What's a 'Hoosier'?
July 5, 2016
In today's superhero movie-driven world, origin stories are all the rage, but superheroes' histories aren't the only stories attracting attention. A team of University Library employees is on a quest to learn more about the origin of the word "Hoosier."
It's never been clear how Indiana natives came to be called "Hoosiers." Many have speculated, and the question has given rise to some tall tales and misleading notions. But it also sparked an interest by a Digital Scholarship team to track the information as it developed over the years, publishing it on a website called Chronicling Hoosier. Kristi Palmer, the associate dean of digital scholarship for the library, leads the IUPUI team, which includes Caitlin Pollock and Ted Polley.
The project began as a technology-driven hunt for the earliest appearance and the original meaning of the word. But ultimately, the team has discovered a variety of meanings, often driven by time and geography.
"We believe, as many before us, that the origin of 'Hoosier' lies in oral tradition," Palmer said. Stories published in newspapers, books, literature and pamphlets mention the term, but it seems likely those uses came after the word had entered pioneering Americans' vocabulary.
Palmer said an 1833 or 1834 article in The (Pittsburgh) Statesman floated the theory that tied the term to Indiana. The article's author wrote that the "good citizens of our sister State (Indiana) have been called Hoosiers for some time past at home and abroad." The story also noted that "Hoosier" has been used both positively and negatively, and it explored the possibility that the word might stem from a common exclamation among people visiting neighbors: The call "who's here?" might have played a role.
- Poet James Whitcomb Riley joked that a particularly vicious brawl ends in one man asking, "Whose ear?"
- A scrap among flatboat men that included an Indiana man resoundingly thumping his opponents, or "hushing" them.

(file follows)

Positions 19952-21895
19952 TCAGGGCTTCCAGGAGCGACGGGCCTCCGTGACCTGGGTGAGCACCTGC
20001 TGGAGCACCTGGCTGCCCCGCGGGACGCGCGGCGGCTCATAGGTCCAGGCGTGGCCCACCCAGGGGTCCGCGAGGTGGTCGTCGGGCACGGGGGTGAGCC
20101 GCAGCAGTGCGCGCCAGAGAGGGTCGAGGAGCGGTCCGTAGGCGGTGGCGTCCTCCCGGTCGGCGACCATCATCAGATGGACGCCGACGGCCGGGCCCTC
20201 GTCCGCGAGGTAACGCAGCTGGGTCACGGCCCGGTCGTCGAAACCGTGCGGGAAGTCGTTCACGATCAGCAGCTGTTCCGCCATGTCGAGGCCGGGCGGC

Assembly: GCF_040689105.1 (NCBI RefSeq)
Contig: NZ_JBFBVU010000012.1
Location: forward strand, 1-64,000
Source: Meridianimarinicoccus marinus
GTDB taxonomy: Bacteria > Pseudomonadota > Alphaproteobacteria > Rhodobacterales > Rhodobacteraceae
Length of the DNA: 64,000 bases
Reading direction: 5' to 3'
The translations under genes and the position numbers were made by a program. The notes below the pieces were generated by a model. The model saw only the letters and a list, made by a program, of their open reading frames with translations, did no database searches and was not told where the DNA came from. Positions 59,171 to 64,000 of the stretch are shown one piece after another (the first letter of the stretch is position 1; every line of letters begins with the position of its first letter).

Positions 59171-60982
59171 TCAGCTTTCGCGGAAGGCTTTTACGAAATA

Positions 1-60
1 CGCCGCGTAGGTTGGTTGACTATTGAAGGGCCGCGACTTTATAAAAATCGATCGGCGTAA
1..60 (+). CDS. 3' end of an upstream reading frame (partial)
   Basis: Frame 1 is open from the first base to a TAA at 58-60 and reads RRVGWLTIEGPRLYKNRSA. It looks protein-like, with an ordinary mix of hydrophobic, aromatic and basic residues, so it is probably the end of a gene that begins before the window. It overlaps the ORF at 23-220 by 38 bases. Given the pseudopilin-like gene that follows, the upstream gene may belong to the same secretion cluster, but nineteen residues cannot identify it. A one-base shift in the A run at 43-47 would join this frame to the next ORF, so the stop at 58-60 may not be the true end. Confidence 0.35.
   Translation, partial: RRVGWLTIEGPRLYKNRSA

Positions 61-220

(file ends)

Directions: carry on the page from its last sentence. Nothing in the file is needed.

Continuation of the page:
- Historian John Piatt Dunn Jr. suggests the word stems from "hoozer," meaning something unusually large in the Cumberland dialect of England.
- A more recent interpretation from Stephen H. Webb poses that the 19th-century preacher Black Harry Hoosier was the word's namesake.
- The wares of a bread peddler named Hoosier were particularly popular among Indiana men working on the canals.
The Chronicling Hoosier introduction mentions that the search included sources from the late 18th and early 19th centuries, including digitized and searchable databases. But for lay people curious about the state's heritage, that creates drawbacks.
"Many are contained within subscription databases more readily available to university scholars," Palmer said. Paper archives also exist, and likely will continue to be a source of interest for "Hoosier" origin seekers.
Other university databases contain books and journals that feature early "Hoosier" references. But for the University Library team, the best resource is the digitized newspapers available through the National Digital Newspaper Program, a partnership between the National Endowment for the Humanities and the Library of Congress.
That partnership offers massive datasets of machine-readable text from newspapers across the United States from 1836 to 1922. Palmer acknowledges that it would be interesting to see what post-1922 stories would convey to us about the word, especially in light of the adoption by Indiana University of "Hoosiers" as its mascot name. But those newspaper issues are protected by copyright access laws.
Nevertheless, the Chronicling Hoosier team's quest continues. The website offers "preliminary findings" and "what's next" sections for those interested in the team's search.